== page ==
Feast of the Throne
When traveling from country to country you are often exposed to more culture and excitement if you plan your visit during festival time. Morocco may not always be thought of as a country filled with parties and festivities but quite a few traditional and modern celebrations are held by the local people. One of these is the Feast of the Throne.
As the name suggests, the Feast of the Throne is a day held in honor of the king’s ascension to the throne. It is currently held on 30 July and honors the current king of Morocco, His Majesty King Mohammed VI. The day is one of much rejoicing and festivity. While the Royal Palace hosts the primary festivities, the many cities, towns and villages spread across the country also make sure not to miss out on the fun. On this very special day the King usually addresses the nation at some point during the festivities.
Although he is 46 years old, King Mohamed VI has only been in power for ten years. He ascended to the throne in 1999; however, he has been involved in the country’s politics for much longer. His father, the late King Hassan II, saw to it that Mohamed VI would be well-prepared to take on the task of leading the nation when he was one day called on to do so. At just four years of age he began attending the Qur’anic school at the Royal Palace where he received both a traditional and religious education. He later went on to further his education at the Mohammed V University in Rabat, where he obtained a B.A. in law in 1985, followed by a CES in political sciences and a DEA in public law. He then traveled to Brussels to learn from the President of the European Commission before obtaining a PhD in Law with a ‘Very Honorable’ distinction from the French University of Nice Sophia Antipolis. He also received an honorary degree from the George Washington University just one year after his ascension to the throne for his efforts to promote democracy in Morocco.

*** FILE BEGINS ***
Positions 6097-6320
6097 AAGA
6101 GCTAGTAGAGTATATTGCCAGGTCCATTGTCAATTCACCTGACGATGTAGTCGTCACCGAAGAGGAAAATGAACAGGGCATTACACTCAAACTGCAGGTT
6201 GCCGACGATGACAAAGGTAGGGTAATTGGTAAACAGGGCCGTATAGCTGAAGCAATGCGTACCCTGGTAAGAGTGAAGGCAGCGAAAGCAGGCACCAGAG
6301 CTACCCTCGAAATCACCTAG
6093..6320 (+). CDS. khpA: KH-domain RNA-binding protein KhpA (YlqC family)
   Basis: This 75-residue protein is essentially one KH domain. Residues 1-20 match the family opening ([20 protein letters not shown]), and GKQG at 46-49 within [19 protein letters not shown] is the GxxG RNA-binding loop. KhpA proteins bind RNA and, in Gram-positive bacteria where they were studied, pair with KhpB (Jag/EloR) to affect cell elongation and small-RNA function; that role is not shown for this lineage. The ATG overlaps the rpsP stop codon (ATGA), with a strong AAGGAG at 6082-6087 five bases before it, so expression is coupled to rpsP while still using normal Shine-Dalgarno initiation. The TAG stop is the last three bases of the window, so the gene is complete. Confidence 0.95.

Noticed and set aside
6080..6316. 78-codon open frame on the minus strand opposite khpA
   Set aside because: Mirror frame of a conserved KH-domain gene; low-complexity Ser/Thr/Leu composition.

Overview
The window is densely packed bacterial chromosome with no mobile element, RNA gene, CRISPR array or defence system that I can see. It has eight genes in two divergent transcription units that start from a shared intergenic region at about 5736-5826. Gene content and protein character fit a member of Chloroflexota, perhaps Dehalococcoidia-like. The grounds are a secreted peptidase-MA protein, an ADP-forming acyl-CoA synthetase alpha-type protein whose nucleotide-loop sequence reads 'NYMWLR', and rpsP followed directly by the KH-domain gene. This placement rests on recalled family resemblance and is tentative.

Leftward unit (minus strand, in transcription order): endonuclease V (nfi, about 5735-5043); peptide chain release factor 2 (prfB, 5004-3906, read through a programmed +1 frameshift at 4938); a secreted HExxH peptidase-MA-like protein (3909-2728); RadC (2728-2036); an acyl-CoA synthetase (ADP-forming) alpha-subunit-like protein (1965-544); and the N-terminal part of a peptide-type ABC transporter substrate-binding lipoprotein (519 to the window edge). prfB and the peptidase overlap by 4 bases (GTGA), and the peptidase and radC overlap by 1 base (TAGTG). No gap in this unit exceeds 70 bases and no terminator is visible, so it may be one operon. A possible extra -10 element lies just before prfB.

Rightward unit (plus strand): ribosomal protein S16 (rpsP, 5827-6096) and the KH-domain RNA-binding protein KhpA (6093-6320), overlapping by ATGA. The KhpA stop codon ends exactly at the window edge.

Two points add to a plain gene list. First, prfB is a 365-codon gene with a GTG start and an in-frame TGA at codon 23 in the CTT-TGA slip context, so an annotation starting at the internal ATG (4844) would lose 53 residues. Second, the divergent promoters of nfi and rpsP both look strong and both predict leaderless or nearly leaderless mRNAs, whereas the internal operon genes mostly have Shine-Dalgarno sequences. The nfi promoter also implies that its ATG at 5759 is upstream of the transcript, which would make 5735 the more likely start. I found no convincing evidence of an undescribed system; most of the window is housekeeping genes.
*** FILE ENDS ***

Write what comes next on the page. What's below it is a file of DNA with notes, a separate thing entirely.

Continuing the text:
Since being in power King Mohammed VI has certainly not been idle. He has worked hard to take on the problems of poverty, corruption and unemployment in his country as well as improve human rights. In 2004 he created a new family code known as Mudawana, which gave women more power. And his efforts certainly don’t end there. For the first time in centuries, Morocco has been under the rule of a monarch truly worthy of his subjects. That certainly is something worth celebrating!